Bonney, L and Palaniappan, G and Atuai, M and Gwabu, C and Sparrow, L and Boersma, M and Doyle, R and Birch, C, Using value chain systems modelling to develop more sustainable cool temperate vegetable marketing systems in a transitional economy: a case study in PNG, Proceedings of the 5th World Congress of Conservation Agriculture incorporating 3rd Farming Sytems Design Conference, September 2011, Brisbane, Queensland, pp. 1-4. (2011) [Refereed Conference Paper]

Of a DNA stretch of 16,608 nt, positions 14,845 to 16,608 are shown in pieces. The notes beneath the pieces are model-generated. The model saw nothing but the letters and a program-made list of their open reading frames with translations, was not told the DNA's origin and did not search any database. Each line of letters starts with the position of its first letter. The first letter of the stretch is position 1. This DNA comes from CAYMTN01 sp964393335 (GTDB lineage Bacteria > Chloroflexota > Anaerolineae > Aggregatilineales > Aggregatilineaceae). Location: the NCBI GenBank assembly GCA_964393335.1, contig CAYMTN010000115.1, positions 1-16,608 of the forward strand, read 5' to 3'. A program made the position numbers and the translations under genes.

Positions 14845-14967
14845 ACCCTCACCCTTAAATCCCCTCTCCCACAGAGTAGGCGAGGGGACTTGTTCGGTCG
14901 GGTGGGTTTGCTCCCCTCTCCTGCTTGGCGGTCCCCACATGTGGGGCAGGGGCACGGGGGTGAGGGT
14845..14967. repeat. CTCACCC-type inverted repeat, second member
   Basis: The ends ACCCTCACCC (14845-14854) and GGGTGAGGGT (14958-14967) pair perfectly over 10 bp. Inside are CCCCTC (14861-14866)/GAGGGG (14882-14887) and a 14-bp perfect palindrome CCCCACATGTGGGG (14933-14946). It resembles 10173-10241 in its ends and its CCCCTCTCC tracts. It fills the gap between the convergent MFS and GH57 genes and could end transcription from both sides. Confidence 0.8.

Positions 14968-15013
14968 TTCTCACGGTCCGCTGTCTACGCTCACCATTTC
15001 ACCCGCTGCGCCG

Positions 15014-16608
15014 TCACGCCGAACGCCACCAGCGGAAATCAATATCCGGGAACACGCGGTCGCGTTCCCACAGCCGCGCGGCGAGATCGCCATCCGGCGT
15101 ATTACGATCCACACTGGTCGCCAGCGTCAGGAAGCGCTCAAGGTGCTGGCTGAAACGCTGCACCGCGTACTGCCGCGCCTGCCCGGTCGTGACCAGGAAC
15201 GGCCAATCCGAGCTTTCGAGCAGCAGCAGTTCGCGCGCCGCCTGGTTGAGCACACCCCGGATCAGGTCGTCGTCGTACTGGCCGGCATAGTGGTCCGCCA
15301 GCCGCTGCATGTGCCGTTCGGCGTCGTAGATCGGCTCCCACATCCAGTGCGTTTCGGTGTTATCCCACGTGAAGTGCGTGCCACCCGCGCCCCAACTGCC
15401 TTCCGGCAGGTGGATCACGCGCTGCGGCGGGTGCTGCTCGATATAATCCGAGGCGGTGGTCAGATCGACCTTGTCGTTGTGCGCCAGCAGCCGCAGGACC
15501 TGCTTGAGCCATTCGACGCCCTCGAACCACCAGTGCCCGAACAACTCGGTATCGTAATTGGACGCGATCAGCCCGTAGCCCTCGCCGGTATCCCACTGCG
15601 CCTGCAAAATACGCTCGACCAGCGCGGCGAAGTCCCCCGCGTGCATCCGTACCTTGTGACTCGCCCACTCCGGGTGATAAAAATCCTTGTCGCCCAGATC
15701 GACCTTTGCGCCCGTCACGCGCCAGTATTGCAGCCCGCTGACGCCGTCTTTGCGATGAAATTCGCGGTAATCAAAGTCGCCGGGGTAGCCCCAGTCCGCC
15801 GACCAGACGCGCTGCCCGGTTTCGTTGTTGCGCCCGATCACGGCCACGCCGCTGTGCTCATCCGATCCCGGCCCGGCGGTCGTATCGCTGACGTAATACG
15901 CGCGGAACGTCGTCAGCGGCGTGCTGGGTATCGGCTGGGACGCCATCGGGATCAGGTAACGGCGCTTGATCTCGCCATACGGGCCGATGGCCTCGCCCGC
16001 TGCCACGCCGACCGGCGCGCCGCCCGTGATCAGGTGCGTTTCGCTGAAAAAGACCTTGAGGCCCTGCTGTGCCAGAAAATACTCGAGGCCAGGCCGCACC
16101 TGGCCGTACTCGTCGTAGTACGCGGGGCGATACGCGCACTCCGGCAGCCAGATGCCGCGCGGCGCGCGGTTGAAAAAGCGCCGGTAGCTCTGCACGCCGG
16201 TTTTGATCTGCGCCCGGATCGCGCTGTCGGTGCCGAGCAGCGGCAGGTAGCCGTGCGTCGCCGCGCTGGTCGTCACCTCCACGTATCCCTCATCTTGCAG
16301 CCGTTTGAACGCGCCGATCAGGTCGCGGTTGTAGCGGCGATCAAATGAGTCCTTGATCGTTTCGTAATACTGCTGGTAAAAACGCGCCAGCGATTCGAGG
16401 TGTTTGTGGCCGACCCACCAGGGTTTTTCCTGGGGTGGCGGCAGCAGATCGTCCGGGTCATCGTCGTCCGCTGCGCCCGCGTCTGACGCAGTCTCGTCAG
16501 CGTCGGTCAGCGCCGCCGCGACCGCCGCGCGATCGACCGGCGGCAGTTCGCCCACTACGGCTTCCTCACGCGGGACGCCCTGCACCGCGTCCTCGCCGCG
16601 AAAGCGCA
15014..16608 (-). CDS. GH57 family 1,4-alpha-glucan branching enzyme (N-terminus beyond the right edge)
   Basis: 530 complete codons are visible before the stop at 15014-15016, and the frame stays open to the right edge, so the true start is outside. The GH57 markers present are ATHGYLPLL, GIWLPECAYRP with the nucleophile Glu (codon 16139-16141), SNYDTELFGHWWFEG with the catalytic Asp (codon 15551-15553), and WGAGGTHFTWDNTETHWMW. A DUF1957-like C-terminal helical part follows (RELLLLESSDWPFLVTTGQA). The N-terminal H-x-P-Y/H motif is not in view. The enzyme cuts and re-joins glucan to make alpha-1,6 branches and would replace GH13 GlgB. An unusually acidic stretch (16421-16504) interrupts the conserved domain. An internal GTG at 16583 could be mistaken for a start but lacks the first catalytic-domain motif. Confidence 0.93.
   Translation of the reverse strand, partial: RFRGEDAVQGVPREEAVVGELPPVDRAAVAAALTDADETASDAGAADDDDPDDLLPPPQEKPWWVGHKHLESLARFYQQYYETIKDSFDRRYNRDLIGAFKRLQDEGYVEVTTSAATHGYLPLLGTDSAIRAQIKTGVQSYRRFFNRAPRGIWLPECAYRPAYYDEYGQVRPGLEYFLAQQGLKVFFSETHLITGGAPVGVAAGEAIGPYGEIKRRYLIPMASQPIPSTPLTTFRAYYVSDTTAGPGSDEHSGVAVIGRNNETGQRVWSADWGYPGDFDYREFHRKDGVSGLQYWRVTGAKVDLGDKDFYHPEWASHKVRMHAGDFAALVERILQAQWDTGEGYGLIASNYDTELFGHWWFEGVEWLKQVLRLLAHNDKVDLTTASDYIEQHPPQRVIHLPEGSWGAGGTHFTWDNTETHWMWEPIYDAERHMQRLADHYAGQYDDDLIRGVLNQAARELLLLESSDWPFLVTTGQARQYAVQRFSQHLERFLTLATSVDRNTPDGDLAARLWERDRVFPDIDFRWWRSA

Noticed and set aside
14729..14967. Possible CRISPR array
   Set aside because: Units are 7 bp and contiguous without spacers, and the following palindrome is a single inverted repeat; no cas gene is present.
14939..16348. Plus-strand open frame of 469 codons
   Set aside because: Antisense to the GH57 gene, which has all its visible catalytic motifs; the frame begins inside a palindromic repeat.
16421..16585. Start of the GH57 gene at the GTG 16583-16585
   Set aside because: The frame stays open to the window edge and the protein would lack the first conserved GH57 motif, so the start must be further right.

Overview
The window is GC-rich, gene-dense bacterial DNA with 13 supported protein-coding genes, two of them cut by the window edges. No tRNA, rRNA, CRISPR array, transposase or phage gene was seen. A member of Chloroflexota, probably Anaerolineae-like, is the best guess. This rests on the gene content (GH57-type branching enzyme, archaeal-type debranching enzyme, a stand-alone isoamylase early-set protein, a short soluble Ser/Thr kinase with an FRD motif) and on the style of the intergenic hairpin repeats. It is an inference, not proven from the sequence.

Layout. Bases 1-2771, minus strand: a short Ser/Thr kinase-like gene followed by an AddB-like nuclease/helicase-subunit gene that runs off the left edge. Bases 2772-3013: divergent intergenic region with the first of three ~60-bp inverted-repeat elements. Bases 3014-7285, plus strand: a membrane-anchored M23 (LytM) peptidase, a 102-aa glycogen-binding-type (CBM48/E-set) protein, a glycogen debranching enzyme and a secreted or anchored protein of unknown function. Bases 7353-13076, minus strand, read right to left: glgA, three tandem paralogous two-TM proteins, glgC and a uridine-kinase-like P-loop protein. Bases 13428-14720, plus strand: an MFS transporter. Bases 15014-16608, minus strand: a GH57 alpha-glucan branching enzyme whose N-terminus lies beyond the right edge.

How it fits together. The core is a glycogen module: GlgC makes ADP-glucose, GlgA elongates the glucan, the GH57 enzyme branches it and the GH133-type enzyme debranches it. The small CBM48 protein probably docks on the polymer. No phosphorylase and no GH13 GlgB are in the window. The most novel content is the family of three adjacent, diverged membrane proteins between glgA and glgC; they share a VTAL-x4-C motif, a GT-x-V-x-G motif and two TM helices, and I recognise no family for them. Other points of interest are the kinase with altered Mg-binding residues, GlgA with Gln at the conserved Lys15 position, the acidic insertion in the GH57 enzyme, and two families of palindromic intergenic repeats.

Agriculture is important to Papua New Guinea (PNG) accounting for 21 per cent of GDP and 17 per cent of total exports (Coppel, 2004). Production is predominantly carried out by smallholders working ‘customary land’ using subsistence agriculture methods. Family subsistence needs are still largely met by the household’s production on its own land and so they are not compelled to rely on regular sales to obtain daily necessities (Benediktsson, 1998, Worinu, 2007). Supply chains generally operate with spot market forms of governance (Gereffi and Frederick, 2009) characterised by short term, opportunistic, sometimes exploitative and even violent behaviours. Thus, there are few incentives for smallholders to improve consistency of supply or the quality of their vegetables to markets outside their local area. This perpetuates poverty and disempowerment of smallholders (Vermeulen and Cotula, 2010) and, if they aspire to change their situation, the cost of accessing education and health services drives significant internal migration to major urban centres (Bourke and Harwood, 2009). In particular, this has caused social and environmental problems in the peri-urban areas around the capital, Port Moresby. The PNG Fresh Produce Development Agency (FPDA) conducted the only major study of fresh vegetable supply to Port Moresby and estimated that there is a shortfall in vegetable production that could be as high as 80,000 tonnes per annum (Liripu, 2008). The recent resources boom has exacerbated this shortfall and imports increasingly substitute for local production reducing the benefit of the boom to PNG. Central Province has the physical and climatic potential to meet much of Port Moresby’s demand for food however, finding sustainable models of agrifood production compatible with the complex socio-economic and infra-structural constraints on commercial-scale production will be necessary if this is to occur.
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